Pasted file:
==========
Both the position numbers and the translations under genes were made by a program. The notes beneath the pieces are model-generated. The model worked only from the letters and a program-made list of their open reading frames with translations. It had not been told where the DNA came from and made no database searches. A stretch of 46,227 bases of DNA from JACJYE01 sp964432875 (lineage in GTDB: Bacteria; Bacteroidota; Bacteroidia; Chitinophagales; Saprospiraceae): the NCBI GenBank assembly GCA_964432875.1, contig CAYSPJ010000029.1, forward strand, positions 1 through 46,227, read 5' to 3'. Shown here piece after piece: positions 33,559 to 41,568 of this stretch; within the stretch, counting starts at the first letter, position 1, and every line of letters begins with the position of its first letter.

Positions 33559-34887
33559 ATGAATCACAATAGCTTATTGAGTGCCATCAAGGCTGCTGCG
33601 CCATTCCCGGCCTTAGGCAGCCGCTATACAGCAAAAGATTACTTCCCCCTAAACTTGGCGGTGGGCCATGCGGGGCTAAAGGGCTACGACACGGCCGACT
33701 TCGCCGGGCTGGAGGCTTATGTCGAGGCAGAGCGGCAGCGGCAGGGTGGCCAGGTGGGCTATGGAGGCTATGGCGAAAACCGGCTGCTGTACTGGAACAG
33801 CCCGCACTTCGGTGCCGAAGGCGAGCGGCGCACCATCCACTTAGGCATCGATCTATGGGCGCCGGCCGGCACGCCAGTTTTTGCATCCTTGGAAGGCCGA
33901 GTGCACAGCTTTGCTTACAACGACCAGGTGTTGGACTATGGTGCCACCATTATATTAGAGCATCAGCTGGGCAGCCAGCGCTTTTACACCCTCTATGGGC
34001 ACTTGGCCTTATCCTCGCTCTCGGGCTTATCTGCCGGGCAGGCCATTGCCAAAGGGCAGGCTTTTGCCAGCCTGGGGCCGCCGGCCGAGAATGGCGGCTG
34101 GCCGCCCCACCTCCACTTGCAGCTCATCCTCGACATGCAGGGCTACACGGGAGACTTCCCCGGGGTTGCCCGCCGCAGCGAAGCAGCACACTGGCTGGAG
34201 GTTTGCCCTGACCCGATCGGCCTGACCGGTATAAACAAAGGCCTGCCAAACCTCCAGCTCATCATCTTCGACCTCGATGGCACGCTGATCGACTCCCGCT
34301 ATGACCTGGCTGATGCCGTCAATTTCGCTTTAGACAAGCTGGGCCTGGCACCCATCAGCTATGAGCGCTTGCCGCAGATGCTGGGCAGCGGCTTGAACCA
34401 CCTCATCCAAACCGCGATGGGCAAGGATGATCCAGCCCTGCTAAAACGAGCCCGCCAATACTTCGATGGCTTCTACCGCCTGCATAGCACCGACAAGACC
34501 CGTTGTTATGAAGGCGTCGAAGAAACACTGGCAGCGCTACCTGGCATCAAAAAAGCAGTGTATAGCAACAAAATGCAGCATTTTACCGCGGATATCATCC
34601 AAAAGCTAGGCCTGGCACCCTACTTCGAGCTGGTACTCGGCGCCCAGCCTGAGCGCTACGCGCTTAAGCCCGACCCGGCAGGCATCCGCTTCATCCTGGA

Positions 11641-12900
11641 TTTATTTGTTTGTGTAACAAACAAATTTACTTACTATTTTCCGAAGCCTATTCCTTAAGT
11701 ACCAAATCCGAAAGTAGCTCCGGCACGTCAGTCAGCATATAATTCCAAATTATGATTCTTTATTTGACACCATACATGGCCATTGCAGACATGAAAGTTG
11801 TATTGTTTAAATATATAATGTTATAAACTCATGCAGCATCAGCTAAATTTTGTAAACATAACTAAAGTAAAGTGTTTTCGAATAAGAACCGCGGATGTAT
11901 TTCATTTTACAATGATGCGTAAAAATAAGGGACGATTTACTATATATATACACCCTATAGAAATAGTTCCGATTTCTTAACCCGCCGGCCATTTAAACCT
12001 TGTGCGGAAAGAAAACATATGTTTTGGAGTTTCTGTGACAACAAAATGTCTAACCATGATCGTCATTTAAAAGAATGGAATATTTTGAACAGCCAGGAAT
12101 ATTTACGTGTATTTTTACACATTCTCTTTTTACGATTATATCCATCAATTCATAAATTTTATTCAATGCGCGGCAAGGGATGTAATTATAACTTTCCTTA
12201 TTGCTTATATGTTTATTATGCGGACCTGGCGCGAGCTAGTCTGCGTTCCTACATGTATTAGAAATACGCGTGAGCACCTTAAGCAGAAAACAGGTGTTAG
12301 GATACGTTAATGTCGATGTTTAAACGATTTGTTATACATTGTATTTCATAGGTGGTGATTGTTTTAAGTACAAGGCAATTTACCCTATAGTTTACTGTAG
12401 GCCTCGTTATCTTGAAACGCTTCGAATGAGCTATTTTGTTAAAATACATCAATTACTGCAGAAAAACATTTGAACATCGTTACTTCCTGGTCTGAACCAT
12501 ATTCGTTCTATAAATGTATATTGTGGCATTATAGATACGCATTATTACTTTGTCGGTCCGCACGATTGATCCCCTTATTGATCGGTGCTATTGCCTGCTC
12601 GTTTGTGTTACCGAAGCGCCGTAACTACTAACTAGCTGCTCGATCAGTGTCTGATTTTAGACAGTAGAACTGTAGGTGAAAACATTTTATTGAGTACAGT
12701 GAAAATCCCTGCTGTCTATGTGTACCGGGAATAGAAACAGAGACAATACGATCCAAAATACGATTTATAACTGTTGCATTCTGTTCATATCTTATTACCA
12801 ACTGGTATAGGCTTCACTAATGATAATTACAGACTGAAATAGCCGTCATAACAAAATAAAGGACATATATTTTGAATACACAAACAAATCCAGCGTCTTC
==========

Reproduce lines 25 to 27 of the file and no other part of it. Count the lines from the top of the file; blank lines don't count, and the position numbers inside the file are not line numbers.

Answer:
12501 ATTCGTTCTATAAATGTATATTGTGGCATTATAGATACGCATTATTACTTTGTCGGTCCGCACGATTGATCCCCTTATTGATCGGTGCTATTGCCTGCTC
12601 GTTTGTGTTACCGAAGCGCCGTAACTACTAACTAGCTGCTCGATCAGTGTCTGATTTTAGACAGTAGAACTGTAGGTGAAAACATTTTATTGAGTACAGT
12701 GAAAATCCCTGCTGTCTATGTGTACCGGGAATAGAAACAGAGACAATACGATCCAAAATACGATTTATAACTGTTGCATTCTGTTCATATCTTATTACCA